We’ve always said it’s never too early to introduce your children to the concept of learning through play. Let’s face it – kids don’t want to be in school. They want to be playing with friends and family whenever possible. And now with the availability of smart phones, their attention is further shared with that glowing screen.
We recently happened across a new company, Logic Roots, who is also promoting the same ideals of learning through play. They have a full line of educational games with specific lessons integrated into each title. While our kids are past the simple mathematical concepts taught in these games, they certainly appreciated how much more fun it would have been to learn their basics with these tools rather than rote memorization. Let’s take a look at some of their titles.
Designed for 1st Grade and above, Ocean Raiders aims to teach a number of valuable skills including number recognition & sequence, addition of 1- and 2-digit numbers as well as addition with zero. The included board lists the numbers 1-49, but not in sequential order. On each player’s first turn, they will roll a 10-sided die and place their pawn on the resulting number on the board.
After all players have established their starting number, on their turn they will roll the die again, this time adding the result to their previous position. Find the correct sum and they can move their pawn to this new spot. Get it wrong and remain on the current space and losing your turn.
Similarly to Chutes & Ladders, landing on a space which includes a red or black arrow forces you to ‘slide’ along the typhoon trail, exiting at the other end. Some move you forward on the board, while others move you back. Ultimately players are racing to get to the treasure at the “49” space and must land there by exact roll. If you roll a number that creates a sum more than 49, you simply stay put and wait for your next roll. The first player to hit 49 exactly wins!
Logic Roots has also included kid-size slates and dry erase markers to help them with their addition, especially when you might need to carry a one. Ocean Raiders is available on Amazon for under $17.
In 2nd or 3rd Grade, your kids will be ready for multiplication. Logic Roots also has a title specifically created to help them excel in practicing their times tables. Say Cheese Cafe is set in a world of mice (Miceland) and each player is trying to grab as much food as they can.
Food is represented by cardboard tokens and includes cheese with numbers on them, pizza, desserts and even spoiled food. Each player begins the game with a pouch full of tokens, evenly & randomly distributed. The first player spins the included wheel and chooses one of the two resulting numbers to be the multiplication table of the round. They then draw a token from their bag and place it into the basket.
The next player also draws a token, and if they recognize it as a multiple of the number chosen for the round, calls out “Cheese” and collects all tokens in the basket. If their token isn’t a multiple, or they call out the incorrect formula for the number, that token remains in the basket and their turn ends. Once everyone runs out of tokens in their pouch, the game ends.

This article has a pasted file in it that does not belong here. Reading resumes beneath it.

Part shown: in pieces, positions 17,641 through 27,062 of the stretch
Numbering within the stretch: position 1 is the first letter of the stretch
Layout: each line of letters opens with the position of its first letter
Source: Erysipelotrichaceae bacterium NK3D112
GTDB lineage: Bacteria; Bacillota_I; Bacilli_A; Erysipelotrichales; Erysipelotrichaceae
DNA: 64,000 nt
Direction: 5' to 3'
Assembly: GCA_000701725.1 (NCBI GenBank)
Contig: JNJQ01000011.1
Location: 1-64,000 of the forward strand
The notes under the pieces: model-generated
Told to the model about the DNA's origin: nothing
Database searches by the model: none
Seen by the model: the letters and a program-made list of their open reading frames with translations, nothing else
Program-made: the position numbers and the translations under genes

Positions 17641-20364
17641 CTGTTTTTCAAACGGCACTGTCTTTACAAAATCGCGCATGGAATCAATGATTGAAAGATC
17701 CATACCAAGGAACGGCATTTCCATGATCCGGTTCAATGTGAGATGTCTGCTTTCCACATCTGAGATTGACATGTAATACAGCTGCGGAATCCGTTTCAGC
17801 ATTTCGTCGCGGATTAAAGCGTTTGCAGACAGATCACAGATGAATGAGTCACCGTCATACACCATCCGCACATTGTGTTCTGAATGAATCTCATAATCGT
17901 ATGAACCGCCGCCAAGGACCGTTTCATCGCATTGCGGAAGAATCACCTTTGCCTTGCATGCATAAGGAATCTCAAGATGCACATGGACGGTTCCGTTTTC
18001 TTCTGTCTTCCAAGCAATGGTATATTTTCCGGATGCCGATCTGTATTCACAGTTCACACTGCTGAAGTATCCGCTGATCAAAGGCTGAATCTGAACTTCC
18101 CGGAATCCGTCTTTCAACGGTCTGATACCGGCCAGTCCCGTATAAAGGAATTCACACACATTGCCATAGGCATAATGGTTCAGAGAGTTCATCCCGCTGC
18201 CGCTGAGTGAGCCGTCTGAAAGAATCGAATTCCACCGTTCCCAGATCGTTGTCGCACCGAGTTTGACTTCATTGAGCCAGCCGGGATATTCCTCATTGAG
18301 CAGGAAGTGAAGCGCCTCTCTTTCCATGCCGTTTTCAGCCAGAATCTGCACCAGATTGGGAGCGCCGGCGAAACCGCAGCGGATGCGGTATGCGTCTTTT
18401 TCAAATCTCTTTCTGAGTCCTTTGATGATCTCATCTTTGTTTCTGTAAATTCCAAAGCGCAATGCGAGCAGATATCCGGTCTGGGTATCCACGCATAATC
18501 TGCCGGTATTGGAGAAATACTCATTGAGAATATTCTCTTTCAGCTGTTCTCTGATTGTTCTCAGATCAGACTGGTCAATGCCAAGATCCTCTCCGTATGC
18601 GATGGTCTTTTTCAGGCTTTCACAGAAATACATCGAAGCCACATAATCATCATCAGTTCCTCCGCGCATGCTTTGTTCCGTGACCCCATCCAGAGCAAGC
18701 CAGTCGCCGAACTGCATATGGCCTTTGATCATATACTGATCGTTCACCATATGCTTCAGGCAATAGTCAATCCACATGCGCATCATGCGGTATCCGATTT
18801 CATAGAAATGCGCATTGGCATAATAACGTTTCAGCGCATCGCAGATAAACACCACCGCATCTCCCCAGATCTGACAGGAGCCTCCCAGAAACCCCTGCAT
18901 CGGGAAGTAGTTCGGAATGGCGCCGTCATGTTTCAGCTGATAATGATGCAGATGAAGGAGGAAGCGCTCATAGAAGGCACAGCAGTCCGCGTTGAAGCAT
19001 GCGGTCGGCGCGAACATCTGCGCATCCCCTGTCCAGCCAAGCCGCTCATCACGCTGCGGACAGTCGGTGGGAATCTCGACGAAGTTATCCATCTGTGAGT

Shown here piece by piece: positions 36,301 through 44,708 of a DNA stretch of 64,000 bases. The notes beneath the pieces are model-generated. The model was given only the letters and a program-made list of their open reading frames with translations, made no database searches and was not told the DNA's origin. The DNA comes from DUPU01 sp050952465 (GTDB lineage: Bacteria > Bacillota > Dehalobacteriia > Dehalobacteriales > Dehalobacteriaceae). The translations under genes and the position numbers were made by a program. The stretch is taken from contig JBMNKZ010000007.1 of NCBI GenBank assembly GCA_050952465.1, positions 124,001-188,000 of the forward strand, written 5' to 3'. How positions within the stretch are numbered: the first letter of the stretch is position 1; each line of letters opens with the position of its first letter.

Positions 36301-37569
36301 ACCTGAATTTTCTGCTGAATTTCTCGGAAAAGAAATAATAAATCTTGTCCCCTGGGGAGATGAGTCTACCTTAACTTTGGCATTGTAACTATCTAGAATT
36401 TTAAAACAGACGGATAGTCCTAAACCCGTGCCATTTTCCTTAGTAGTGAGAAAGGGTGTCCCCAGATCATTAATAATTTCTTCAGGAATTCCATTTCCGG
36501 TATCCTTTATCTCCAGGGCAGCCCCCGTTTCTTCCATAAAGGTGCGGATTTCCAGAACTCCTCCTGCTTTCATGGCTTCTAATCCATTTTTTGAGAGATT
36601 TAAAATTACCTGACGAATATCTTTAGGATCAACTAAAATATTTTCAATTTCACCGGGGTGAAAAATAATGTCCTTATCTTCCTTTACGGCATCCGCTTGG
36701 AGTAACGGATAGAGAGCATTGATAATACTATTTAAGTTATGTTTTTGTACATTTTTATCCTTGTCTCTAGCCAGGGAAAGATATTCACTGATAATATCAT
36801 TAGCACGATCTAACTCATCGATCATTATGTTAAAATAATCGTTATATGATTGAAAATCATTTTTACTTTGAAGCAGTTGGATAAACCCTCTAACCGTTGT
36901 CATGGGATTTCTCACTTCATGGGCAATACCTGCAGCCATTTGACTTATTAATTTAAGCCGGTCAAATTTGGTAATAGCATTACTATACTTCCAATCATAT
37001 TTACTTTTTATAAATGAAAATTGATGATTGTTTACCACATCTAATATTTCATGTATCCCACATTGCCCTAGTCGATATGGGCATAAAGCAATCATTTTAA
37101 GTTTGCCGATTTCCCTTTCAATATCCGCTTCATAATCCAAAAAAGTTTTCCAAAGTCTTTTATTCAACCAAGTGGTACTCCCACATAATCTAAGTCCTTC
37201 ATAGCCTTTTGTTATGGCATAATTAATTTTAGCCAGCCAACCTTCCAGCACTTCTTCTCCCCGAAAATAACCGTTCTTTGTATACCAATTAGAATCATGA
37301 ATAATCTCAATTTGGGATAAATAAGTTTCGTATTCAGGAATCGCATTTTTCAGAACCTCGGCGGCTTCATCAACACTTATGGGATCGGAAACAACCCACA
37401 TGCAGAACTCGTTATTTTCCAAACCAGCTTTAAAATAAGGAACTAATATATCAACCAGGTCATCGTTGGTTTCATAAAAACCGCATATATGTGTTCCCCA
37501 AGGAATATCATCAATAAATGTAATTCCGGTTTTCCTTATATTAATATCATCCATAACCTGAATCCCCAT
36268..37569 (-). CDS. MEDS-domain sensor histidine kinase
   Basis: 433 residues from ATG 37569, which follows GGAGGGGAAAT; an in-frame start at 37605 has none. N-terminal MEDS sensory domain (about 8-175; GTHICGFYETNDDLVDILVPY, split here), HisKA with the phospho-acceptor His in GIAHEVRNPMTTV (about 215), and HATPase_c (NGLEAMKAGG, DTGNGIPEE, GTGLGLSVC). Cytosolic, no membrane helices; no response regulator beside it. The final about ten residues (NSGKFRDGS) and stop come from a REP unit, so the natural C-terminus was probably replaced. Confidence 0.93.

But Say Cheese Cafe is a bit more than just pulling tokens from a bag. There are special tokens that allow you to steal from other players, dessert tokens worth bonus points when collected and Rotten Cheese tokens that ruin all other food in the basket (discarded from the game)! Prime numbers are also represented as pizza and will help your child recognize these rarer numbers.
Also available for under $17, Logic Roots’ Say Cheese Cafe includes everything you’ll need to play with up to four people. Consider this one for nearly any grade school age.
Division is probably the hardest basic math skill to master and is the one introduced in schools last. The same thing applies for Logic Roots’ Big Catch, recommended for ages 10+. In this game you are a fisherman trying to escape the island. To do so, you must feed the villagers and get their help moving from island to island.
Each player begins on the same island with a “3” printed on it. This represents the number of villagers residing on that island and whom you must feed. Draw a card from the deck – this is the number of fish you caught during the day. Using the included slate and dry erase markers, figure out how many fish each islanders will receive (you must evenly distribute them) and take tokens for any remaining fish. You may then move your fisherman a number of islands equal to the result. This new island will have a number on it and it becomes the denominator for your next fishing trip.
Once again, Logic Roots has kept the price of Big Catch under $17 and is correctly targeted at 4th & 5th grade children who are just beginning to learn the basics of division.
Be sure to check out Logic Root’s full line of educational titles on their website and watch their Facebook and Twitter feeds to be informed of new titles entering the market. A number of their titles were highly recommended in our annual Gift Guides and I wouldn’t be surprised to see some again there next year! Now if they would only make some refresher courses for us older kids!
Which one of these games would be the best fit for your family?